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Marcellus expected to help refresh nation's natural gas reserves

March 25, 2014 - Ben Klein
Post-Gazette, Associated Press

Just as this harsh winter broke records nationwide, so did the amount of natural gas that was available in storage and used to heat homes and businesses.

The inventory of natural gas in storage nationally, which has fallen to an 11-year low, will start to be replenished between April and October.

While storage inventories are low, the Marcellus Shale region is generating the supply needed to help refill the deficit, said Joe Gregorini, vice president of rates and regulatory affairs for Pittsburgh-based Peoples Natural Gas.

“The supply will be there, and companies [that operate storage facilities] will be looking to fill it,” he said. “The Marcellus and other shale plays have plenty of gas to deal with events like this winter.”

Jeff Moore, energy analyst for Denver-based Bentek Energy, said the market is “poised for record injections” this summer.

“We have record production," he said. "We have a huge hole to fill. The two go hand-in-hand. The Marcellus will help fill the storage fields in the east.”

Even so, storage inventories overall may not reach the high levels seen in the past few years. High injections, meaning the amount put back into storage, “would not fully erase the deficit in storage volumes caused by this winter’s heavy withdrawals,” the U.S. Energy Information Administration reported in its short-term energy outlook.

While the harsh winter has helped fuel an increase in prices, they’ve avoided volatile spikes, said Erica Bowman, vice president of research and policy analysis for Washington D.C.-based trade group America’s Natural Gas Alliance.

“We’ve seen incredible withdrawals this winter, and natural gas prices have been stable, with the exception of pipeline constraints affecting New England,” Ms. Bowman said. “But from a system performance standard, the natural gas system performed well. Everyone with firm contracts received the gas they asked for.”

Ms. Bowman noted that natural gas is a fuel source that is a little different than other commodities.

“Nuclear really just services the power sector," she said. "Oil serves transportation and the petrochemical industries. Natural gas is interesting in that you have nearly an equal share of demand across the economy from power generation, residential and commercial use and the industrial sector,” Ms. Bowman said. “So the market tends to use the power generation sector as a balancing mechanism.”

In 2012, natural gas prices tumbled to $2/Mcf to $3/Mcf, which gave the power generation sector an incentive to burn more natural gas rather than relying on coal, Ms. Bowman said.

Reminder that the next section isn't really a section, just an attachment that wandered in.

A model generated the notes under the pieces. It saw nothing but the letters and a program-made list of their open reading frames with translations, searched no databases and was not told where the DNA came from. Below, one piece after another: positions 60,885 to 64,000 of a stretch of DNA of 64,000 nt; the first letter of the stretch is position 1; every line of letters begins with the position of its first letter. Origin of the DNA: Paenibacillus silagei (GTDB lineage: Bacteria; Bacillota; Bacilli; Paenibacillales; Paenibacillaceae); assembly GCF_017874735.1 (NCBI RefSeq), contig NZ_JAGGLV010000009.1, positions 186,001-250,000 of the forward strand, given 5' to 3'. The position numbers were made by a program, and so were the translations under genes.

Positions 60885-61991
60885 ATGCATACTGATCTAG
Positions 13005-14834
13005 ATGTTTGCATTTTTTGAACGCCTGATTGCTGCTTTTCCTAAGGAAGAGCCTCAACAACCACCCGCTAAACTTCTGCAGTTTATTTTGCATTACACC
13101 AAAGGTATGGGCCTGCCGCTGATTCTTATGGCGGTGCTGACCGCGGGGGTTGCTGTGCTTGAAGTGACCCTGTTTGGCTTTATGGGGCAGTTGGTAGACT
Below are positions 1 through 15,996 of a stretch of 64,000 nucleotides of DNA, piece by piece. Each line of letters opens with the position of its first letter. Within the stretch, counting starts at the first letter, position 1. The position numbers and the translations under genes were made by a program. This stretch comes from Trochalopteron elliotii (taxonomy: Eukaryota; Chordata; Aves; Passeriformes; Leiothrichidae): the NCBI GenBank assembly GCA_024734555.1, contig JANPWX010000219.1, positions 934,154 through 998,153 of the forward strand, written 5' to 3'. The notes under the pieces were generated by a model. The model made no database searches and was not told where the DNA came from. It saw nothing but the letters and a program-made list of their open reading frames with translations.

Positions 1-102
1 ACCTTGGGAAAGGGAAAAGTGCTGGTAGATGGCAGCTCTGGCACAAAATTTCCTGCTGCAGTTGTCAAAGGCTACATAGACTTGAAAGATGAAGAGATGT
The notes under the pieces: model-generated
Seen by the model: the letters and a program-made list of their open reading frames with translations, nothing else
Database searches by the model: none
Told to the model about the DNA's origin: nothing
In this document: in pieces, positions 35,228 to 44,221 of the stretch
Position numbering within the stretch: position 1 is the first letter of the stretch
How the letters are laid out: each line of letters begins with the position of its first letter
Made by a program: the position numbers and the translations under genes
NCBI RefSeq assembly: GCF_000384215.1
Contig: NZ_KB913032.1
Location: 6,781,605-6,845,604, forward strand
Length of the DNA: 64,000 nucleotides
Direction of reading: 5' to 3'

In 2014, America’s Natural Gas Alliance is forecasting a natural gas spot price range of $4.25/Mcf to $4.50/Mcf — a less attractive price range for power generators, Ms. Bowman said.

“That’s not to say it won’t play a role, but I don’t think you’ll see the huge [natural gas] power burns that you saw in 2012,” she said.

The EIA is also predicting a “robust” injection season between April and October with nearly 2,500 billion cubic feet to be added to storage as drillers seek to rebuild inventory levels before the next winter heating season.

Still, the winter has taken a toll.

The EIA expects that by the end of October — after natural gas producers have had time to send their supply to storage facilities — the amount of natural gas in storage will be at its lowest level for that time of year since 2008.

The agency reported March 20 that, for the first time in more than a decade, the amount of natural gas in storage nationally fell below 1 trillion cubic feet (Tcf) as of March 14. That’s down 49.4 percent from about 1.89 Tcf during the same time last year.

As of March 14, storage levels had hit “the lowest inventory since 2003, which was obviously a different market. There was lower production, less infrastructure, and less storage capacity then,” Mr. Moore said.

“We have a lot more production now, but the real issue is that we have higher electricity demand and higher natural gas demand in winters," Mr. Moore said. "I don’t believe we’ll get to last year’s storage levels. Every year, we’ve seen year-over-year power burn growth, and 2012 really set the high mark because low prices incentivized companies to burn more natural gas. So, how low can power burn go, and how high can production climb?”


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